In the wake of public backlash regarding its secret collection of user data, media software maker RealNetworks changed its Web site's privacy statement this weekend to more accurately reflect the data collection practices of its RealJukebox music software.
While RealNetworks could not be reached for comment, the Seattle-based company also issued a statement apologizing for any inappropriate collection of data.
"We made a mistake in not being clear enough to our users about what kinds of data was being generated and transmitted by the use of RealJukebox," said Rob Glaser, RealNetworks' chairman and CEO, in the statement.
"We respect and value the privacy of our users and we deeply apologize for doing anything to suggest otherwise." RealNetworks has pledged to release a 67KB patch to the software that will deactivate the data-collection function of the software. Any software downloaded from its site will also have the data-collection function deactivated.
Nonetheless, critics were not placated by the company's admissions. "This disclosure is far from adequate. The fact that they sneaked it in over Halloween does not inspire confidence," said Jason Catlett, president of privacy advocate Junkbusters.
The changes address the Seattle company's use of a software tag, known as a globally unique identifier or GUID, that links data from a program, such as Real's RealJukebox digital music software, with a particular user.
'This disclosure is far from adequate -- the fact that they sneaked it in over Halloween does not inspire confidence.' -- Jason Catlett, Junkbusters.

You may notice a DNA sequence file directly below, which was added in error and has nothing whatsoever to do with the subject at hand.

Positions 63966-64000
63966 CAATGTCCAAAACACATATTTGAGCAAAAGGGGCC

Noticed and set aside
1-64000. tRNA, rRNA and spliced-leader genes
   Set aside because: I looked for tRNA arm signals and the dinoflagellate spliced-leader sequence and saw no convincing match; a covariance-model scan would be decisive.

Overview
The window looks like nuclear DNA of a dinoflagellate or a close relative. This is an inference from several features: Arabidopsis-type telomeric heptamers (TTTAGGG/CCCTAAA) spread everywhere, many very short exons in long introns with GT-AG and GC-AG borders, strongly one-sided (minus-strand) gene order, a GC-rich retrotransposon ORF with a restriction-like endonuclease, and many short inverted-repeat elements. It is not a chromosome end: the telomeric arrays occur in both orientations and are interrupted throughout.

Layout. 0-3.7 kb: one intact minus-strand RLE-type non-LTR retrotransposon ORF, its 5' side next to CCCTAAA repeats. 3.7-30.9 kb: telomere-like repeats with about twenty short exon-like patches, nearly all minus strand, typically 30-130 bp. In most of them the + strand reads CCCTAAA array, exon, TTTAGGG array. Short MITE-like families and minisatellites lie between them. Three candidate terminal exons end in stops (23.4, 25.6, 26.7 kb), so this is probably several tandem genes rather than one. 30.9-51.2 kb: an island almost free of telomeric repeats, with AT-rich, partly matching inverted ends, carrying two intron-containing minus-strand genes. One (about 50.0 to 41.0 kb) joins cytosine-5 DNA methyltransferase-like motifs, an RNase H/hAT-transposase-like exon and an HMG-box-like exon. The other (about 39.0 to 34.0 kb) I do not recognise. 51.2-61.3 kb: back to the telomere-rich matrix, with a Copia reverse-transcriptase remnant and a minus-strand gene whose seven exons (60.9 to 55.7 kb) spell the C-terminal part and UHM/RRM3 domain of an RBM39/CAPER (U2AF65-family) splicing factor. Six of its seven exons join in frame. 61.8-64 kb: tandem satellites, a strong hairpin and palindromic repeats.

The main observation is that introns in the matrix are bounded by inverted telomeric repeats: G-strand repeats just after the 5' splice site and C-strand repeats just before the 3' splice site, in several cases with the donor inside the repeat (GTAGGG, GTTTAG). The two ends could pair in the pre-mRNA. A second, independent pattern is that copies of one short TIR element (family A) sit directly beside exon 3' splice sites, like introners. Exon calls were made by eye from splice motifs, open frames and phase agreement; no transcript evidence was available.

The New York Times reported Monday that RealNetworks had been using the GUID to capture data about what music its users listened to. The Times story was published after Richard Smith, former president of Phar Lap Software and independent security consultant, posted a lengthy explanation of the privacy violations on Sunday.When users insert a CD into their PC, the RealJukebox player gets title and artist information from the CD Database, or CDDB.
The request, however, is paired with the user's GUID and rerouted through Real's servers, allowing the company to collect data on its users.In the new privacy statement, Real explained how it used the information.
The new information contained in RealNetworks' privacy statement explains what the GUID is and stressed that other applications use the identifier as well.
While the updated statement claims that "a GUID does not contain or identify any personal information such as your name or email," the identifier can link to such personal information -- essentially matching the user with their musical tastes.
Junkbusters' Catlett sent an open letter to RealNetworks, stating that "this surreptitious transfer of information without the consumer's knowledge or consent is a kind of "Trojan Horse'' attack that should constitute "exceeding authorised access'' under the Computer Fraud and Abuse Act of 1986... a criminal offence."
Catlett has sent the letter to the Seattle office of the FBI for review.